This scene is from The Tale of Beren and Luthien by J.R.R. Tolkien and is one of my favorite scenes from the story. I went with the title, “Drawn Back to Life” but it could also be titled by one of the previous lines from the story, “Wandering upon the Dark Borders of Death.” Anyway, it’s one I have wanted to paint for a very long time and since no one was commissioning me for it I was forced to commission myself.
As you might expect, the pay was lousy, the hours miserable, my boss is clearly insane and the working conditions can only be described as medieval.
Graphite Drawing on heavyweight paper
But I loved working on it. The scene is from a moment near the end of the story where Beren has just lost a hand while trying to impress a giant wolf with magic tricks. By modern medical standards, Beren ought to be dead really, but Luthien’s power is such that she is able to just barely pull him back to life. Because of this dynamic, I had always seen the scene as something closer to classical iconography with a solid, formal composition, and story elements arranged within the scene. I didn’t go so far as to actually compartmentalize the scene or add type and gold leaf, but it was tempting and it would have fit well.
In the scene we can see elements like the poison creeping up Beren’s ruined arm, as well as their disguises (the wolf-hame of Draugluin and the bat-fell cloak Thuringwethil), and Luthien’s power’s of healing, which we have described visually as flowers and birds that whirl around her.
(And look I’m not saying that if I end up with a poisoned arm I want you to get me a surgeon who says ‘forget about modern science, I’ve got bird powers!‘ No I don’t want that. If they are an elf maybe, but still I will need to see some serious credentials proving they know how to use their bird magic. What I’m saying is that the birds and flowers here offer a good visual metaphor for healing, not that this should be construed in any way as actual medical advice.)
Digital Color Study
When I start scenes like this I sometimes come up with tiny little line arrangements to arrive at the final layout. (In the image below the Blue line is a flat horizon and the red lines are the compositional lines) For every image I do, I try to get the whole scene down to 3 major lines. I can’t remember who told me this, it may have been a madman under a bridge or an actual bear, I can’t remember, but I always thought it was great advice. If your composition can’t be described in just three gestures then you probably don’t understand where you are going with it yet and need to do some redrawing.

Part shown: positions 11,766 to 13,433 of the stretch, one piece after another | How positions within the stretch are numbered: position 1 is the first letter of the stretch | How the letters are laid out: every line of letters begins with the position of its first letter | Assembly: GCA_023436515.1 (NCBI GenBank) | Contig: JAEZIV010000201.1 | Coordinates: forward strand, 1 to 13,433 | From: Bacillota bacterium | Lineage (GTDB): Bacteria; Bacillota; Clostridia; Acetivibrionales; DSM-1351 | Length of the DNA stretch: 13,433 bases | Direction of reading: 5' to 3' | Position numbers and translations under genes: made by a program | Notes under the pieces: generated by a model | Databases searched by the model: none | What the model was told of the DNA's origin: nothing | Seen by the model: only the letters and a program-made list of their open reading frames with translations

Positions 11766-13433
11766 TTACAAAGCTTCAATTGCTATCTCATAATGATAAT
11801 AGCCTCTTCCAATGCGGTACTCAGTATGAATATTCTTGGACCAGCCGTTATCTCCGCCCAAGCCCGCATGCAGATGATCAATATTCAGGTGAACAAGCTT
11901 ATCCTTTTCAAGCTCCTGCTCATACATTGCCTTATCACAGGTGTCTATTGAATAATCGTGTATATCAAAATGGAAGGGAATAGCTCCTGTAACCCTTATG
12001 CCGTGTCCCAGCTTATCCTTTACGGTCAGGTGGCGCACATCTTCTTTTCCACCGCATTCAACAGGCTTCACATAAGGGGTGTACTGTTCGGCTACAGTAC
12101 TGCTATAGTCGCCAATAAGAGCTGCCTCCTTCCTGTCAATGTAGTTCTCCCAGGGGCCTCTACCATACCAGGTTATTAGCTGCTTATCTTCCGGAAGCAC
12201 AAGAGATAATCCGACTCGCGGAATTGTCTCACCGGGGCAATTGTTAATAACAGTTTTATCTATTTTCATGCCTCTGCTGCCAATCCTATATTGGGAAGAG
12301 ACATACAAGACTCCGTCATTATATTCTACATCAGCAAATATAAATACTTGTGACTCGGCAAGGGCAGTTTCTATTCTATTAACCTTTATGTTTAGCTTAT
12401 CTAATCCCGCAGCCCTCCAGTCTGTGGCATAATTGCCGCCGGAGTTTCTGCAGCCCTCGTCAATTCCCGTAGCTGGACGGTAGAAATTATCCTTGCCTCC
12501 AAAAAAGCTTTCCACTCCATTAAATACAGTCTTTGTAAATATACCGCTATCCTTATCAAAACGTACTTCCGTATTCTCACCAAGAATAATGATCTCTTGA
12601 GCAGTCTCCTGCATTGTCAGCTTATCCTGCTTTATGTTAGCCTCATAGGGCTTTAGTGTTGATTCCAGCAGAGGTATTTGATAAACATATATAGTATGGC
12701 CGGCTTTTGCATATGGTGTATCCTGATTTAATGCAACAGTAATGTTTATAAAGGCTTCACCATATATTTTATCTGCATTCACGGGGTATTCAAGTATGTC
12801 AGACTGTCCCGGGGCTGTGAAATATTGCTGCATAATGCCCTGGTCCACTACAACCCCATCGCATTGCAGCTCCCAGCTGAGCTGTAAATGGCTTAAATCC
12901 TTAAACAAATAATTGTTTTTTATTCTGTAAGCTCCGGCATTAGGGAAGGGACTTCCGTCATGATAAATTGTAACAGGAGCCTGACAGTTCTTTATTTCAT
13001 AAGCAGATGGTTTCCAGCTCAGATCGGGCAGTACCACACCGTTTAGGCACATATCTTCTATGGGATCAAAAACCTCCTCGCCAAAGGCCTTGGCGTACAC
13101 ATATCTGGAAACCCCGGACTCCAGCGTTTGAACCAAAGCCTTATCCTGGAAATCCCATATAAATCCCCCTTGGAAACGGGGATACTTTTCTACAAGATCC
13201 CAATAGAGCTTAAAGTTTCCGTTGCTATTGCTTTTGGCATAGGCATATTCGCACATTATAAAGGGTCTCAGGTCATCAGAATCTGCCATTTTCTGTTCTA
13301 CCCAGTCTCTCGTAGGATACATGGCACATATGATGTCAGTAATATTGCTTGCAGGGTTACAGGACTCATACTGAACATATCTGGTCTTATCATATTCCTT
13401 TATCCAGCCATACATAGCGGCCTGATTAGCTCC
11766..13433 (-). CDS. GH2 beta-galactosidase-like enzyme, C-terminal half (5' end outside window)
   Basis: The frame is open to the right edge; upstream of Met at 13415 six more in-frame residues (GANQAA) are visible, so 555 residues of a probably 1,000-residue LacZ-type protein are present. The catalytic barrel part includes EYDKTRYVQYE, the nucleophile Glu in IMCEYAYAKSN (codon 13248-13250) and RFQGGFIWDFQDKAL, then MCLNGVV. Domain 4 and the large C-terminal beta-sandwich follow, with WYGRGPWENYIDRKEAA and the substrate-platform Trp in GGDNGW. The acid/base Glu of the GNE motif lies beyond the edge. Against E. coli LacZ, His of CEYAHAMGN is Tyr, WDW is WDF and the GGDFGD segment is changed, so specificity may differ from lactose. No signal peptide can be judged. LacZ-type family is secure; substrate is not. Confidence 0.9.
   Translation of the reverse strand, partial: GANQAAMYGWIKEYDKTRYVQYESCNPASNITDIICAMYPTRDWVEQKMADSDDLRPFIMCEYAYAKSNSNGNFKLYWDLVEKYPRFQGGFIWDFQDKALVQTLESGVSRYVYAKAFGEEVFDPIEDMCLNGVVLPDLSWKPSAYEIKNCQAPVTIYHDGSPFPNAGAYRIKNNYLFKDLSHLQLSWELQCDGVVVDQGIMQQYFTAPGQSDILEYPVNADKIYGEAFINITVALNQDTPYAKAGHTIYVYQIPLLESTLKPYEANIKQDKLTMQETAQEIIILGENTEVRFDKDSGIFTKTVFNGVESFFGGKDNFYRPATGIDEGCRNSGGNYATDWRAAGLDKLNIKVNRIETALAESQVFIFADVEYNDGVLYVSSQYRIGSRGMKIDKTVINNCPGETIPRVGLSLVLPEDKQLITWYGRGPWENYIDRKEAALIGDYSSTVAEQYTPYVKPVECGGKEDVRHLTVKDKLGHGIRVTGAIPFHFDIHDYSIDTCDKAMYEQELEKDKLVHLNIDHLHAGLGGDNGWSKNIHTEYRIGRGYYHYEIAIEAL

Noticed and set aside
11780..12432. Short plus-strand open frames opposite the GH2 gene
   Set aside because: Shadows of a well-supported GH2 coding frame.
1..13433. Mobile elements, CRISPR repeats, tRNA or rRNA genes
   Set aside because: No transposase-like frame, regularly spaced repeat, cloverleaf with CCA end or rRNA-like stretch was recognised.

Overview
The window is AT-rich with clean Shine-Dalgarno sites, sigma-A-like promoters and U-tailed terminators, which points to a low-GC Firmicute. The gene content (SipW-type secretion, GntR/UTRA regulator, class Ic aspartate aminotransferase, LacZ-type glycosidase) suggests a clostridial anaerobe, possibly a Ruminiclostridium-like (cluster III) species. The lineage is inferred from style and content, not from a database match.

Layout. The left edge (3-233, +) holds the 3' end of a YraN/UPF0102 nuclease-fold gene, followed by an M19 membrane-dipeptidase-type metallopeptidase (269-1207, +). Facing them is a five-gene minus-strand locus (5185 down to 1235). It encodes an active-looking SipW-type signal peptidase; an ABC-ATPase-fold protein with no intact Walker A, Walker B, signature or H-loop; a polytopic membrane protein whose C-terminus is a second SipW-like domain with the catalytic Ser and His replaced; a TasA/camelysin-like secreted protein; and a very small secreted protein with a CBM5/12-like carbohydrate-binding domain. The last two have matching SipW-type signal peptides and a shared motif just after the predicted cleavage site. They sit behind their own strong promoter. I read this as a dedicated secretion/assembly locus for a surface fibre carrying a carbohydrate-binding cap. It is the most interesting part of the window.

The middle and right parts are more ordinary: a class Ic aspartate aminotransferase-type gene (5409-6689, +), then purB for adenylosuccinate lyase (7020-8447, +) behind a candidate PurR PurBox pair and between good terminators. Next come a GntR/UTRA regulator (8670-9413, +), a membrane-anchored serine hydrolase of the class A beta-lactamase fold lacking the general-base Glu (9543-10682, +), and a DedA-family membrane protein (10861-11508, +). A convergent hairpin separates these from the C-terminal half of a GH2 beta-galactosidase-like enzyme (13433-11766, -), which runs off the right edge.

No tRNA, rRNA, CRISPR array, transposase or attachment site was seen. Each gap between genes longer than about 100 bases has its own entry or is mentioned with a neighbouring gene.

As mentioned above, I wanted a composition that was very formal and closer to iconography than my usual narrative illustration. Most of my compositions are like an elephant juggling dynamite while balancing on a bowling ball, and when that’s your subject, even with only 3 lines the composition tends to go pinwheeling around the scene. But here I wanted to keep it very centered and grounded and so I went with the pyramid. Initially there were a lot more roots at the base of the tree to really sell the triangle shape but I found I didn’t need them once the drapery and bat wings were in there. This geometric composition has the danger of being too restful and passive which can risk making the image feel boring. So you have to add a lot of movement in the characters. When you are worried about this, hands and folds in drapery are great devices for keeping things moving and pointing the viewer back onto the path you want them to follow. This keeps them engaged in the scene for longer and generally makes the image more pleasing to look at.
If you have any questions of a non-medical nature or if you have any requests for future posts let me know in the comments!